No-one shopping the Mini range is under any illusions as to its size – it literally says it on the label. Still, in an era where SUVs seem to get bigger and bigger, and hatches are increasingly classed as ‘compact crossovers’, is the Mini too mini to hold its own?
On exterior measurements alone, the Mini Cooper S measures 3.85m long, 1.73m wide and 1.41m tall. For comparison’s sake, that’s 9.5cm shorter, 3.2cm wider and 9.6cm lower than a Toyota Yaris. Teeny tiny to say the least.
Still, the Cooper S manages to squeeze four seats into its compact footprint. Front seat occupants will find the cabin feels spacious due to the lower ride height allowing for a solid amount of head room, plus the moderately sized windows and sunroof (which can be fitted as part of the optional Climate package) create a feeling of space and light.
Cabin storage is also pretty practical for a compact car, with the front seat featuring two cupholders, a little dish for your wallet, a central armrest that doubles as a wireless phone charger, a main glovebox, and bins in the doors for any excess knick-knacks you might be carrying.
True story, the door storage bins in the original Mini Cooper were designed to fit a bottle of Gordon’s Gin. While that no longer holds true – with the door bins too narrow for bottles – there’s still room for your sunglasses.
Visibility isn’t bad for a small car thanks to a wide, low-set rear windshield, although the placement of the rear-vision mirror can obstruct forward visibility somewhat. Meanwhile, the flip-up head-up display does a good job of blending in to what little space there is.
As such, the Mini Cooper S is actually quite tolerable for longer road trips. Plus, it’s so much fun to drive, you’ll quickly get distracted from the fact it’s being dwarfed by all the SUVs around you on the freeway.
But for rear passengers, it’s a different story. Travelling in the back seat of a Mini Cooper S may incite a very real sense of claustrophobia.
Back seat leg room, head room and toe room aren’t just minimal, they're virtually non-existent. Some loftier passengers I drove literally had to cross their legs, yoga style, in order to fold themselves into the back seat. But, hey, at least you get three cupholders.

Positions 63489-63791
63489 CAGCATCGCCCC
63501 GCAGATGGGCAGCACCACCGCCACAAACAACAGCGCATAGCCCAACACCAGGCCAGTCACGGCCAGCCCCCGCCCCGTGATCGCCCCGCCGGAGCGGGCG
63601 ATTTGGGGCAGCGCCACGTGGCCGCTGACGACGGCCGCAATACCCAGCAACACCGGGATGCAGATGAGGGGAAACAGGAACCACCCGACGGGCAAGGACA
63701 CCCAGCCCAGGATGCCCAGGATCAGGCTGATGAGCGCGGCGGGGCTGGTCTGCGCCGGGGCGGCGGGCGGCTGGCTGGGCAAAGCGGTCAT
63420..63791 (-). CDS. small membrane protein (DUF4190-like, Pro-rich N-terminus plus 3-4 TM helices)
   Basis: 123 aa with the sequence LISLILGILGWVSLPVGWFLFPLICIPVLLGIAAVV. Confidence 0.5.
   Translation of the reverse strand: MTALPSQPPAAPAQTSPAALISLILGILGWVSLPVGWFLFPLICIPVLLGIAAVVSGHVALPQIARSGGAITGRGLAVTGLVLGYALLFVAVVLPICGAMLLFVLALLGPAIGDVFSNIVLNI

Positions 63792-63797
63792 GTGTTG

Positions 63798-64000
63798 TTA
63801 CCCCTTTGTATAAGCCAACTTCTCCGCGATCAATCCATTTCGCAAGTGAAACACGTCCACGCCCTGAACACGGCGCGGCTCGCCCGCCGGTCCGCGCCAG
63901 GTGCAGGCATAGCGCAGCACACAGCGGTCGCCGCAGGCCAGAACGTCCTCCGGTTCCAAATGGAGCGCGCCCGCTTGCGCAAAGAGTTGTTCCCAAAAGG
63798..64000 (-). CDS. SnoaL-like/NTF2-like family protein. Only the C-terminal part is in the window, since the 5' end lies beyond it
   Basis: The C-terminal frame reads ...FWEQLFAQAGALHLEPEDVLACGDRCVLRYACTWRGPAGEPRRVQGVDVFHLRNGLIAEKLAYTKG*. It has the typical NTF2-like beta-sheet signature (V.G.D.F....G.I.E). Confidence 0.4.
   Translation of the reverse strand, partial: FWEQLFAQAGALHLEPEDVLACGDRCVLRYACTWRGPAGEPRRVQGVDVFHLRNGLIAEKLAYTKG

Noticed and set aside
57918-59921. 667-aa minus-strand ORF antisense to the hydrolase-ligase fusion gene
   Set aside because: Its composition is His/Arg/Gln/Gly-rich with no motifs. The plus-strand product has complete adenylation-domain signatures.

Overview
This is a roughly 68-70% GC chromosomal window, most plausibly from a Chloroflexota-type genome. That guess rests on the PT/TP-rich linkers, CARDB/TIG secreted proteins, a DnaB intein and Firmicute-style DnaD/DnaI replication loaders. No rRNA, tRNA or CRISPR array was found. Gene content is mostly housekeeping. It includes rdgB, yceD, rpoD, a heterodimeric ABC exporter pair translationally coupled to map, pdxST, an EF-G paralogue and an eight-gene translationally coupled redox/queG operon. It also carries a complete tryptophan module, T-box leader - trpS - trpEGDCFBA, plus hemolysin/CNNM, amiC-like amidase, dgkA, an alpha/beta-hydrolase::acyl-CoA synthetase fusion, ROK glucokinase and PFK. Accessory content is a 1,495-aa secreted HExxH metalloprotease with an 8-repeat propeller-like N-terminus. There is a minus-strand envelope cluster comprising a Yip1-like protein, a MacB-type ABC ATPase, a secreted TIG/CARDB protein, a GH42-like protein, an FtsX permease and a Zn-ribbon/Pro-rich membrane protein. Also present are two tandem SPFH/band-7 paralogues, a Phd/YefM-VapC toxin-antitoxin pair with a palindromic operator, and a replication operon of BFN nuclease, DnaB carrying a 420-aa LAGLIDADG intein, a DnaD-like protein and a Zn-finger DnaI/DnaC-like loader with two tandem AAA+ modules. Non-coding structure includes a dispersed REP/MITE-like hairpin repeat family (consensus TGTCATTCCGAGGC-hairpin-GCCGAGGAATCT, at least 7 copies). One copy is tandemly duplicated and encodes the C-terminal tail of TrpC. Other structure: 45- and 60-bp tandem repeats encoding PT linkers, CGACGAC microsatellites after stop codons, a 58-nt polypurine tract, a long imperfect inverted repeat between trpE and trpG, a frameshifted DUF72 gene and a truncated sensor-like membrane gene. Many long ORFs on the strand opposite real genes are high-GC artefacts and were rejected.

Head room in the front seat is marginally increased by the addition of a sunroof, which raises the roof line slightly, but those six-foot and above will feel their heads butting up against the roof regardless.
Where the Mini can start to feel especially small is when it comes to its three-door set-up. Three-door compact cars are becoming less common, and so it’s easy to forget how challenging they can be to get in and out of.
While the Mini’s front seats can be slid forward and folded down to a 45-degree angle to allow ease of access, this doesn’t really help matters and you’ll have to perform some complicated gymnastics to get inside.
This also impedes upon the ability to fit child seats in the Mini. I was able to fit a rear-facing child seat on the larger side in the back seat, securing it via ISOFIX points on both rear seats and top tether points on the rear of the backrest.
However, getting the seat in and out of the car is where the real struggle lies – you’d only want to do it once. Getting your actual child in and out of the car would also prove incredibly tiresome.
You’d think the inclusion of a boot on a car this small is more tokenistic than serious. Certainly you’d want to be someone who travels light and doesn’t own a dog, because the 211L won’t buy you much room for suitcases or pooches.
If you do find yourself in a position where you’re transporting large objects, the boot offers a two-tiered configuration, with a floor panel that can be removed to improve depth for taller items.
If you really need it, the rear seats can be folded flat to extend boot space further. In fact, with the seats folded, I even managed to fit a full set of golf clubs in the Cooper S.